Usually, you’d associate the words ‘running’ and ‘economy’ with someone who works for a national treasury – but no, this isn’t about boosting your financial acumen or increasing federal revenue. On the other hand, long-distance runners: this one is for you. So, if you’ve never heard about your running economy before, read on.
What is running economy?
Running economy (RE) measures the volume of oxygen (VO2) consumed per kilogram of body weight per kilometer. Simply put, it means the amount of oxygen your body needs to run at a certain pace. So, the less oxygen you consume per distance, the better your RE.
We each have differing levels of VO2, and if our body can be more economical with it (i.e., do more while using less oxygen), then we have enhanced capacity for anything that requires physical stamina. So, this is especially important for endurance athletes like long-distance runners as our ability to sustain our pace will have an enormous effect on our results.
How is running economy measured?
Running economy is typically measured in a lab-based test. The person will run on a treadmill at a variety of speeds for long enough that they achieve a physiological steady-state (known as homeostasis) while having their VO2 measured. This type of test will usually last for anywhere between three to 15 minutes.
Your running economy score is then calculated by the amount of oxygen required for you to move one kilometer, normalized for body weight (ml/kg/km). The lowest reported RE value was in an East African runner who scored VO2 at 16 km.hr−1 is 39.0 ml.kg-1.min−1. In comparison, Paula Radcliffe (former women’s marathon World Record holder) scored 44.0 ml.kg-1.min−1 at 16 km.hr−1. (1)
No wearable device can determine your RE because they don’t measure oxygen uptake. However, if you manage to improve your Polar Running Performance Test score, it’s probably that either your running economy or maximal oxygen consumption (VO2max) has improved (or both).
Factors that affect your running economy
- Muscle fiber type: athletes may be predisposed to a better or worse RE based on their composition of type I (‘slow twitch) and type II (‘fast twitch’) muscle fibers, although the findings are mixed. However, a study from the University of Texas suggests that cyclists with more slow-twitch muscle fibers tend to require less oxygen to maintain their power.
- Anthropometric characteristics: differences in physique, such as body mass and limb length, can influence a runner’s RE. For example, the low body mass index and long slender legs, where the majority of the mass is distributed higher on the thigh, have been suggested to be the primary reason for the extraordinary RE of African runners. (1)
- Running style: runners with less vertical oscillation (how they bob or bounce as they run) tend to have better RE, while studies indicate that runners naturally self-select an optimal stride length (and therefore most economical) over time. (1)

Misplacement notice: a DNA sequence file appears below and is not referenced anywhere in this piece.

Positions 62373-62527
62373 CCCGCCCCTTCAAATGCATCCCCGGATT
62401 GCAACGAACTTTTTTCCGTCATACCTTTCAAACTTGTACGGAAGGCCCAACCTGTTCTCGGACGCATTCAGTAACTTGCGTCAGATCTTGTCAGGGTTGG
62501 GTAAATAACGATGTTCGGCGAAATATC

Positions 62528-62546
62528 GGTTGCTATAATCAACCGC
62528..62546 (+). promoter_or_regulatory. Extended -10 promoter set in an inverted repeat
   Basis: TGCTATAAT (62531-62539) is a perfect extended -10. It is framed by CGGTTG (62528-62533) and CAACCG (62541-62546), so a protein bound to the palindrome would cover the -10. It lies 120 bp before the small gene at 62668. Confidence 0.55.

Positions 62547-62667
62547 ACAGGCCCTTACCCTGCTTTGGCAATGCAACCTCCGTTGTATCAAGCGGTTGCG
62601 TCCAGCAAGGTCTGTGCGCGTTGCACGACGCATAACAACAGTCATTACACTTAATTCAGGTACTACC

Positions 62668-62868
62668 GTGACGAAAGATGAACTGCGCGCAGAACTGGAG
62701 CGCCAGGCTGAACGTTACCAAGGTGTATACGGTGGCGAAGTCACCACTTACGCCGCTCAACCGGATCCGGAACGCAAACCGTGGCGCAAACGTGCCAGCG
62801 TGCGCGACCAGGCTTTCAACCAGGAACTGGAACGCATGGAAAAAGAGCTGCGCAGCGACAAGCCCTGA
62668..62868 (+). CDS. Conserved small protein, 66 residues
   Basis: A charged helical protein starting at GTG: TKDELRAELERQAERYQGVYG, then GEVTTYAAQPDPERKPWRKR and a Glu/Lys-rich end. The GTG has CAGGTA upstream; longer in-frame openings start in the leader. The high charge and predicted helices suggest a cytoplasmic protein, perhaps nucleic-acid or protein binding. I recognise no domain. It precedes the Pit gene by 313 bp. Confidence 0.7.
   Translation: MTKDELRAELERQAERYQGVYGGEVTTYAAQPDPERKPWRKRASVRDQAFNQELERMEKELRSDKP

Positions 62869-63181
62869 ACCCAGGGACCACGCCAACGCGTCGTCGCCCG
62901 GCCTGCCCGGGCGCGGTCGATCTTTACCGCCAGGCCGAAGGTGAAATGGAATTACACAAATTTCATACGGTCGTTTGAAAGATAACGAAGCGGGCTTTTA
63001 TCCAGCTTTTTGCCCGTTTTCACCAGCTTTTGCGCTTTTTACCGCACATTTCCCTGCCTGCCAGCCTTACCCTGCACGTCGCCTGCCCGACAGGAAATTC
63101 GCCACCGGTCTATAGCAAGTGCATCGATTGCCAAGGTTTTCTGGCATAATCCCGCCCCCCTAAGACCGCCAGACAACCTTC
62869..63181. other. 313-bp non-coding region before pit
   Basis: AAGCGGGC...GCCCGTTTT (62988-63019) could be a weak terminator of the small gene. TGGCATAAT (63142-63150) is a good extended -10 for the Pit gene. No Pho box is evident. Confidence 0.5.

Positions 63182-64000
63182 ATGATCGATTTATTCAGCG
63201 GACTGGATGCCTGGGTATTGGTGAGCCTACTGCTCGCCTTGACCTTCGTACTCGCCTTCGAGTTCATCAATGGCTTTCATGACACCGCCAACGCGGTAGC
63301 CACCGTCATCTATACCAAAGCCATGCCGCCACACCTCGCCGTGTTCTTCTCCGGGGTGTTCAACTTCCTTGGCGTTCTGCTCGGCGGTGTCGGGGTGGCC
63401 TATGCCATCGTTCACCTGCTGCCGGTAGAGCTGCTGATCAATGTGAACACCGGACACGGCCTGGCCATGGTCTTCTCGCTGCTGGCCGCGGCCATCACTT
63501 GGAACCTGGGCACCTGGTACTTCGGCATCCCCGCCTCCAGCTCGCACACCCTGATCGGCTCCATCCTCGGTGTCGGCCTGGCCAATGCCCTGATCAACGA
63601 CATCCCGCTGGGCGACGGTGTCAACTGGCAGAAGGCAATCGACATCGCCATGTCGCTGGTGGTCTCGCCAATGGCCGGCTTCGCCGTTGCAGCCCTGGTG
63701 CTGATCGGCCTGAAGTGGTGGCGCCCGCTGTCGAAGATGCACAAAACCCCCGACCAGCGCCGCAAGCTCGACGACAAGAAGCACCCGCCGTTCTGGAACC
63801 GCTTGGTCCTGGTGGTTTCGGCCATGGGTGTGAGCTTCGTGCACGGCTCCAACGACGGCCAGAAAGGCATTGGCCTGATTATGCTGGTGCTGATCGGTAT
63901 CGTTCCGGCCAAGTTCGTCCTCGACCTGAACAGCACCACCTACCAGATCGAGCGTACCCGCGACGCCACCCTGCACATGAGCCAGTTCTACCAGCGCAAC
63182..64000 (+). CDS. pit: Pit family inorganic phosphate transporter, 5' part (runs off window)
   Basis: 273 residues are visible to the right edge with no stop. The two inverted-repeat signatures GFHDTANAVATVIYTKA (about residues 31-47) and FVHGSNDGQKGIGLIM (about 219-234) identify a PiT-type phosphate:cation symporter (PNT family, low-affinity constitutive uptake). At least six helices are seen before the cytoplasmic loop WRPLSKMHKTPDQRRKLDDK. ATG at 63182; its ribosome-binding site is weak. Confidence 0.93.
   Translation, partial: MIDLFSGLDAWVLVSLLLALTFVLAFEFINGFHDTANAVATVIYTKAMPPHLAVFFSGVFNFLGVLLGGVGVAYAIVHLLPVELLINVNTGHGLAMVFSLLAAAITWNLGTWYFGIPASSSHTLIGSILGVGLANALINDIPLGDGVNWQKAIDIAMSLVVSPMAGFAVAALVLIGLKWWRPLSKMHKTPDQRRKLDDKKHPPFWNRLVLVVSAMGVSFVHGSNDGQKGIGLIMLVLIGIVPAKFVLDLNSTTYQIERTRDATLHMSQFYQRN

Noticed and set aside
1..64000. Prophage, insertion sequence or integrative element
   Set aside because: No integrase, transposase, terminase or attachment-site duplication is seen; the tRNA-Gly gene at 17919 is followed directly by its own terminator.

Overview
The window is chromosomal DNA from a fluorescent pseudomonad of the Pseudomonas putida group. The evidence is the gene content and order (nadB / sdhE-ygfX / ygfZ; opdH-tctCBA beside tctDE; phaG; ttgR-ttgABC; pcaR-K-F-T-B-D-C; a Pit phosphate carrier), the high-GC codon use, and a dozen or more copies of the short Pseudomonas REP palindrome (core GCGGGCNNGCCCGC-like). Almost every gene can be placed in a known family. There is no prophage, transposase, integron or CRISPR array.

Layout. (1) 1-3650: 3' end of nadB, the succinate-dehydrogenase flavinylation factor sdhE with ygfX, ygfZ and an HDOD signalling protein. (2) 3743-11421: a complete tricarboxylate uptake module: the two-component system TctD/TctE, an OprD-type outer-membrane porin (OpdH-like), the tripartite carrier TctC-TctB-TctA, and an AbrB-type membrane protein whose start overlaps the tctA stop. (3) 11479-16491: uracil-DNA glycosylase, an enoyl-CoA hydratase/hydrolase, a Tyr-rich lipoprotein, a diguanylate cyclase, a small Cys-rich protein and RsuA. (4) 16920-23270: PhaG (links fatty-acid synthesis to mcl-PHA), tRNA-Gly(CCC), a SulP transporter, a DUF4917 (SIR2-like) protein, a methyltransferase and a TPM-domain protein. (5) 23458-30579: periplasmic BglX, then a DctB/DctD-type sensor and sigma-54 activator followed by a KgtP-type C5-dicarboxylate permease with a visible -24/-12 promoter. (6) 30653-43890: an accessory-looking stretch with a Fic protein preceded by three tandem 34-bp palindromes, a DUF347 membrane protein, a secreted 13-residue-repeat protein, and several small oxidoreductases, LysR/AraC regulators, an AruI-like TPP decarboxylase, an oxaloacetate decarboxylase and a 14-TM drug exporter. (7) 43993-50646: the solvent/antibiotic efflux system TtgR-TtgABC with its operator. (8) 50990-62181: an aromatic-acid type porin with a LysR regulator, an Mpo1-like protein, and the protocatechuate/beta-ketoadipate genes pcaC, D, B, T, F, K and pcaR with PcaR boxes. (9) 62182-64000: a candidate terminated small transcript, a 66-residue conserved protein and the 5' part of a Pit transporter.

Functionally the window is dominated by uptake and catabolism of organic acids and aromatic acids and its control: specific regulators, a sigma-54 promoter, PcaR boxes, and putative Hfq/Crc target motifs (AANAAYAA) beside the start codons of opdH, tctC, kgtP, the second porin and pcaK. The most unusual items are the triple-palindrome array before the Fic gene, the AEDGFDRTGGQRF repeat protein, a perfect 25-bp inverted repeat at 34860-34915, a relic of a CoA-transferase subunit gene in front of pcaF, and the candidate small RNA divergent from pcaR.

How to improve running economy
The only way to truly improve your running economy is through years of consistent training. Yes, unfortunately, there are no real shortcuts or #hacks for rapid enhancement.
The following graph indicates this, showing Paula Radcliffe’s RE over a ten years period. The number equates to, on average, a 1.5% improvement per year, which was achieved by training 200 to 250 km a week (initially, she trained less, but numbers grew over the years). (2) However, it’s important to note that some studies have found that exceeding 60km of running a week increases the risk of injury, so we don’t advise that you try to match Radcliffe’s training plan.
Despite this, studies have indicated that the following approaches do have the potential to boost your RE capacity. And if you’ve already read this far, you’re probably quite into science, so let’s look at what they suggest.
In a 2013 study published in the International Journal of Sports Physiology and Performance, 20 well-trained runners took part in six weeks of high-intensity uphill running intervals (sounds quite grueling, right?). It found that it enhanced the participants running economy and made them, on average, 2% faster in a 5k time trial.
According to this 2019 study, RE is “a controversial topic in core training” because of inconsistencies between different findings. So, they conducted research with 25 male college athletes and found that static balance, core endurance, and running economy “may” improve after eight weeks of core training. Not super conclusive, but it definitely won’t hurt to add some core strengthening exercises to your workouts.
The polar opposite (pardon the pun) of mindful running, this 2021 study found that distracting yourself while you workout could enhance your running economy. They tested different focus or distraction methods on a group of 25 female college students while they ran on a treadmill and found that watching a basketball game was when they performed best. While distracted, each participant had lower blood lactate, consumed less oxygen, and provided a lower rate of perceived exertion.
(1) Barnes, K.R., Kilding, A.E. Running economy: measurement, norms, and determining factors. Sports Med – Open 1, 8 (2015).
(2) Jones AM. The Physiology of the World Record Holder for the Women’s Marathon. International Journal of Sports Science & Coaching. (2006)
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Please note that the information provided in the Polar Blog articles cannot replace individual advice from health professionals. Please consult your physician before starting a new fitness program.